Find definitions from Q to Z…
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Query -A letter written by a writer asking an editor if she is interested in a piece on a certain topic. This is not the same as a cover letter. A Query introduces the idea, outlines your qualifications for writing it, and lists your previously published pieces.
~~~~~~~~~~~ R ~~~~~~~~~~~
Reader – A person who reads unsolicited manuscripts for an editor, usually for the purpose of weeding out those manuscripts that are unwanted.
Reading Fee – A charge to the author ostensibly for the purpose of defraying the cost of time spent reading the author’s manuscript or the hiring of readers. Too often, these charges may constitute the only business income or a significant portion thereof.
Royalty – Payment by publisher that is an agreed upon percentage of the book’s earnings.
Royalty Publisher – A publisher who pays the author.
RT -Response time. Generally, the turnaround time required to hear back from a publisher based upon when the manuscript was submitted.
~~~~~~~~~~~ S ~~~~~~~~~~~
SASE -A self-addressed, stamped envelope. SASEs are required if the author wishes to receive an answer from an editor. The SASE should be large enough and carry enough postage to return the manuscript if it is rejected. If the author doesn’t want the manuscript returned, a note to that effect should be included, but a letter-sized SASE is still required for the editor’s response. If the author requests any information from the editor, such as writer’s guidelines, an SASE should be enclosed.
Second Rights -The rights you sell to a publication for your work that has already been published somewhere else.
SF/F/H -Abbreviation for science fiction/fantasy/horror, generally used to indicate what genres the publication accepts as submissions.
Short Short -Fiction under 1000 words.
Short Story -Fiction under 10,000 words but usually less than 7,500. In Sci Fi it’s less tha 7,500 words. Check submission guidelines because they are individual for each publisher.
Side Bar -Nonfiction such as extra info, tips, or hints that are put aside from the main article, usually for magazines. You may get extra pay if you can include this.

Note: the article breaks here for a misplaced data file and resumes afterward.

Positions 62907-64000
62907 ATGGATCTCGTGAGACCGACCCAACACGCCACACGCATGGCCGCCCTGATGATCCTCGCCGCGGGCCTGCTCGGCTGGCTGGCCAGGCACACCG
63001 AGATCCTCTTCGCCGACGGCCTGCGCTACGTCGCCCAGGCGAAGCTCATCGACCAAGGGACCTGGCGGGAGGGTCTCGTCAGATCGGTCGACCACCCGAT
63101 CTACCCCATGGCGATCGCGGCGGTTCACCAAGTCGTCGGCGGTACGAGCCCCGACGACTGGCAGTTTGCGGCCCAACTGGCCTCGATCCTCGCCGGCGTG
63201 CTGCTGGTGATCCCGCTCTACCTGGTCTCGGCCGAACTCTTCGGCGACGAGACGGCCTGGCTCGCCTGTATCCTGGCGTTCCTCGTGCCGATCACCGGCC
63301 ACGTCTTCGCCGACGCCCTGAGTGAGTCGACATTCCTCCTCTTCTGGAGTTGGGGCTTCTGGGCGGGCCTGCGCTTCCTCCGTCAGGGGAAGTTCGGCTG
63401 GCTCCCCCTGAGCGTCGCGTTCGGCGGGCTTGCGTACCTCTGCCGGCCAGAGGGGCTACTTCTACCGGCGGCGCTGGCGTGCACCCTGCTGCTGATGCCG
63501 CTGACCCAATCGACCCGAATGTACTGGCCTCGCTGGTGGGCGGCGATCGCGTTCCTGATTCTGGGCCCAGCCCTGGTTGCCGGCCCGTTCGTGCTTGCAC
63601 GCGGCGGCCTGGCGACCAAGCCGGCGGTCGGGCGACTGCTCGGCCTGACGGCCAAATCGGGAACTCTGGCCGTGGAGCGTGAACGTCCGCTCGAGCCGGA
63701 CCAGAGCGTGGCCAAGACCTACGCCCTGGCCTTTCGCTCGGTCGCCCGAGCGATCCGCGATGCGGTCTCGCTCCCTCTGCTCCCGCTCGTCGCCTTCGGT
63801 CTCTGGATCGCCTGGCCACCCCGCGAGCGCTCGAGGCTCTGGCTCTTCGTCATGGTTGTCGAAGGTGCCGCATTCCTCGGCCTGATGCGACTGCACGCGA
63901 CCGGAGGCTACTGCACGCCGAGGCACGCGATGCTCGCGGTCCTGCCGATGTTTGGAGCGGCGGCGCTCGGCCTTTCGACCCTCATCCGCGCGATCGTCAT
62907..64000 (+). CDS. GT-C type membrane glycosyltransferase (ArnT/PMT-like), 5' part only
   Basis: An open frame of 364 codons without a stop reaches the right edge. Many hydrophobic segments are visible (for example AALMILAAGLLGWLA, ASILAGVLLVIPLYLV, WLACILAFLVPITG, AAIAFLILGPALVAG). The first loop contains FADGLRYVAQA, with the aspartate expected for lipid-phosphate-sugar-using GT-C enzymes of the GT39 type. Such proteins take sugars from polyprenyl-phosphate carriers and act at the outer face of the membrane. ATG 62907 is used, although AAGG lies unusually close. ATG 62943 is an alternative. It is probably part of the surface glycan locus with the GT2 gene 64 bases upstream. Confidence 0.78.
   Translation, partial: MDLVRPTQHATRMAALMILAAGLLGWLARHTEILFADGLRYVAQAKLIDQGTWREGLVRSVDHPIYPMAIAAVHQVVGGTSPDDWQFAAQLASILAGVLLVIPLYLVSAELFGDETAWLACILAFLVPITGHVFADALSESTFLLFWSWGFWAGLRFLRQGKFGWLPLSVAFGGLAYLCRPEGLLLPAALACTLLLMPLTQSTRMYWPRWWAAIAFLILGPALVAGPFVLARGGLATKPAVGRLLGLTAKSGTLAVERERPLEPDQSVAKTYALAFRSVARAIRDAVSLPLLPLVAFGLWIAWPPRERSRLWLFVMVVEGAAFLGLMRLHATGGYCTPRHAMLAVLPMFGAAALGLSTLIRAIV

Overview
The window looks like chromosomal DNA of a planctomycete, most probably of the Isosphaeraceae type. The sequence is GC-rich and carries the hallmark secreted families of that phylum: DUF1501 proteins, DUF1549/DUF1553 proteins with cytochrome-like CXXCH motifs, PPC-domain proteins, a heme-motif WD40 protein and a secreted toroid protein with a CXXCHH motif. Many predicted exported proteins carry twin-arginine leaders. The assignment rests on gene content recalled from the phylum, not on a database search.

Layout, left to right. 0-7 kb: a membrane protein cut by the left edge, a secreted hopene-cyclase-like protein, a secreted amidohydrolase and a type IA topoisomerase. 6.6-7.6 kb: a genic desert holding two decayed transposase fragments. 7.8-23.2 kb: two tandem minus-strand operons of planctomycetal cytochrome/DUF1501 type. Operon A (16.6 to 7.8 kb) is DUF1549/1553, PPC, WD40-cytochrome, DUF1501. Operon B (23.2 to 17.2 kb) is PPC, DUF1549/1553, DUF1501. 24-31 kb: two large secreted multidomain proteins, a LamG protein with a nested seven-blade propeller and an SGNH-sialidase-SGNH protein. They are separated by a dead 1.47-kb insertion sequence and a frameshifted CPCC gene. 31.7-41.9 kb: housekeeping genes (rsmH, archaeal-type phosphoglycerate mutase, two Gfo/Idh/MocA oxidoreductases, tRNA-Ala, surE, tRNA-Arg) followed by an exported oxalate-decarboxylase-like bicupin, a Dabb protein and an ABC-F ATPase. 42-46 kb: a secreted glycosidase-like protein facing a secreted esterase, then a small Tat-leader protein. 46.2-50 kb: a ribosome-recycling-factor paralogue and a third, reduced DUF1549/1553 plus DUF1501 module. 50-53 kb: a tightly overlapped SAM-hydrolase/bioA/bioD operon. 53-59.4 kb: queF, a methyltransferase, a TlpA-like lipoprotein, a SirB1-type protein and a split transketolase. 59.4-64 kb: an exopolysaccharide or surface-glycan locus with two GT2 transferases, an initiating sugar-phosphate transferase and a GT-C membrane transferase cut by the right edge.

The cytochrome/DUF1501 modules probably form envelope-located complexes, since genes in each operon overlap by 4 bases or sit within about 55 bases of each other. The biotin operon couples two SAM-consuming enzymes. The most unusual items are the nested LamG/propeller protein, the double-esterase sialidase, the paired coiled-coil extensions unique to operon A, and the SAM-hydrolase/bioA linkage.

Simultaneous Submissions – Submitting a work to several publishers at the same time. Some publishers accept simultaneous submissions, others will refuse to even look at them. The author should always state when a work is being submitted to more than one publisher.
Slipstream -A story that describes a genre that does not fit into any one particular genre.
Slug line -(1)a journalism term for the identifying tag of a story, (2)a line in a screenplay describing a new scene.
Slush Pile -A stack of unsolicited manuscripts that have arrived at an editor or publisher’s office. These manuscripts will usually be read – unless the editor or publisher specifically states they will not read unsolicited works – but with less speed, interest, or enthusiasm than works submitted on spec or other request.
Sonnet -A fourteen line poem, usually a lyric in iambic pentameter.
Speculative Humor -Humorous fiction with a foundation of fantasy, horror, or science fiction.
Stanza -A group of lines in a poem that form a thematic or metrical paragraph.
Sub-genre -An additional categorization of a particular genre.
Submission Guidelines -Guidelines given by the publisher or the editor for submitting manuscripts or queries to the publisher.
Subsidiary Rights -Sales of your book by your agent or publisher to other outlets such as movie studios, foreign publishers, book clubs, or magazines. If the publisher sells these rights, proceeds are split with the author (usually 50/50). If the agent sell these rights, the author keeps all the proceeds except the agent’s commission.
Subsidy/Vanity Publisher – A publisher that requires an author to pay for the publication of his or her work.
Synopsis -A brief summary of a work. Depending on the length of the piece, the synopsis make be from one paragraph to several pages long. The synopsis is not the same as an outline, as it rarely carries elements such as chapter headings.
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Tagline -The identification of the speaker in dialogue. (For example: